For most of many of our adult lives, the common dietary recommendation for the prevention of cardiovascular disease (CVD) has consisted of advice telling us to reduce out saturated fat (fats coming from red meat and dairy products) intake.Â Reducing saturated fat was thought to be the primarily means of lowering our LDL-cholesterol (the ‘bad cholesterol’) blood levels.Â Â Â However, the evidence that supports reducing dietary saturated fat needs to be viewed within the context of what type of foods replaced the saturated fats not just that there are less saturated fats being eaten.
Clinical trials that replaced saturated fat with polyunsaturated fat (fat from from some types of nuts and plants) have generally shown a reduction in CVD events, although several studies showed no effects. Replacement of saturated fat by polyunsaturated or monounsaturated fat lowers both LDL (a potentially healthy effect) and HDL cholesterol (a potentially unhealthy thing since this is the ‘good cholesterol’).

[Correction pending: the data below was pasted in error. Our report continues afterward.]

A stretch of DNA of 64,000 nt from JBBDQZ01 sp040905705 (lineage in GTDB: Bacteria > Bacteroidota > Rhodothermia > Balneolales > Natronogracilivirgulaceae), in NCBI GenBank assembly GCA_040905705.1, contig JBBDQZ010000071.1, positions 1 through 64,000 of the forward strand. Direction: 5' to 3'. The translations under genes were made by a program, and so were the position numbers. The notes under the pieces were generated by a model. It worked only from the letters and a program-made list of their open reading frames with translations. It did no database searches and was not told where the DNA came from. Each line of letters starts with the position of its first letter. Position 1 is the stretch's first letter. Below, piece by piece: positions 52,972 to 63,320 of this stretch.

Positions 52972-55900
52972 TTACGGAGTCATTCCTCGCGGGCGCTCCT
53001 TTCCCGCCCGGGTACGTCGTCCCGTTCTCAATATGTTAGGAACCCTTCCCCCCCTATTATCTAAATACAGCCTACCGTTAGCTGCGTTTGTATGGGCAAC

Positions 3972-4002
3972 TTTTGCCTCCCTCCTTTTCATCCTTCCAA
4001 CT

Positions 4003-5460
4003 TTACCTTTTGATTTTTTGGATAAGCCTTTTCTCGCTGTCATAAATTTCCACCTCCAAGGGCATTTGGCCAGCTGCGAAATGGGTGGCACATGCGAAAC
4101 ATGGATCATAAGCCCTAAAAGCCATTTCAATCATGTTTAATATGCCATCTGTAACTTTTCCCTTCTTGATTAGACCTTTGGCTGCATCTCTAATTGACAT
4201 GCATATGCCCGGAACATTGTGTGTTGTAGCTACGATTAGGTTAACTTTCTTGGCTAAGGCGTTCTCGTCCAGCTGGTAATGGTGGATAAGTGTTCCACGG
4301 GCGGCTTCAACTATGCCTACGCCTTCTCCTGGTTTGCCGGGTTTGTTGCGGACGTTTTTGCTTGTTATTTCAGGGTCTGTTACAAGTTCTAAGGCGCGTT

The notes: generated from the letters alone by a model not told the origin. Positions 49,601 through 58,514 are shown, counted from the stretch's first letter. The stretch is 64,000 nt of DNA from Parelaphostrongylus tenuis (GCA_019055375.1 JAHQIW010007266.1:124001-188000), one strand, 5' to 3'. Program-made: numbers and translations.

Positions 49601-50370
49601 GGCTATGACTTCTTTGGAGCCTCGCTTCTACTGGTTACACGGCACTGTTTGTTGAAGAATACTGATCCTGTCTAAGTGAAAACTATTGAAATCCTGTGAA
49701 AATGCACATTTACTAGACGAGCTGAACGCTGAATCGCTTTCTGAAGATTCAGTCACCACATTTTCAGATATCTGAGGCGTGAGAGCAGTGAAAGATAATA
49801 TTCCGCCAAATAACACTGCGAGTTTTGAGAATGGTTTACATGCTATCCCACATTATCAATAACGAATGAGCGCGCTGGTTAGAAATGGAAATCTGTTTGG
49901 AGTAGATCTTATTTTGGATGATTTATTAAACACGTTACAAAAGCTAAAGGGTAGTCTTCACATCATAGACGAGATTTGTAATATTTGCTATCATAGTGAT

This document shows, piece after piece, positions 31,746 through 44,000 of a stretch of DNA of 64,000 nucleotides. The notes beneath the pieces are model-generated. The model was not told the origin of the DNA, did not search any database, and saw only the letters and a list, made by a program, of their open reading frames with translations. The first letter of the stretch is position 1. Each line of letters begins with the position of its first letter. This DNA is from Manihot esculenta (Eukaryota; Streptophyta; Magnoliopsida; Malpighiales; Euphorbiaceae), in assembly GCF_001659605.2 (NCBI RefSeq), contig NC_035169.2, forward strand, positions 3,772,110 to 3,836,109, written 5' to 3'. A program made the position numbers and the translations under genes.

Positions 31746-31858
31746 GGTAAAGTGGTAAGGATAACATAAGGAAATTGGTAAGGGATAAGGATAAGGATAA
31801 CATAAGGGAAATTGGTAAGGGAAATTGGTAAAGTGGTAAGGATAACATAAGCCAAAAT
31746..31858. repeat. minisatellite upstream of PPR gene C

However, when average persons not in clinical trials try to reduce their saturated fat intake, they often end up increasing their carbohydrate (starches and sugars) intake by as much as 20-30% instead of adding polyunsaturated fats. And replacement of saturatedÂ with a higher carbohydrate intake will increase the risk of patient’s developing atherosclerosis (narrowing of blood vessels that can lead to strokes and heart attacks) andÂ increase the harmful effects of Insulin Resistance and obesity that include diabetes, high blood pressure, cancer and sleep apnea.
The ‘low fat ‘ dietary advice of the past several decades is being scientifically-proven to beÂ harmful and counter productive to the general population. So remember, every time you think about purchasing a low fat product item in the market, compare the nutrition label with it’s regular-fat counterpart and you’ll see a significant increase in the carbohydrates in these low fat products.Â Put down the low fat and go with the real stuff, you’re probably are doing your heart a favor.
Therefore, when trying to reduce your risk of cardiovascular disease (heart attacks and strokes) by changing your diet, the most prudent objective is to reduce your carbohydrate intake as well as shed a few pounds.
Or to put it more simply, “Just Say No to Low!”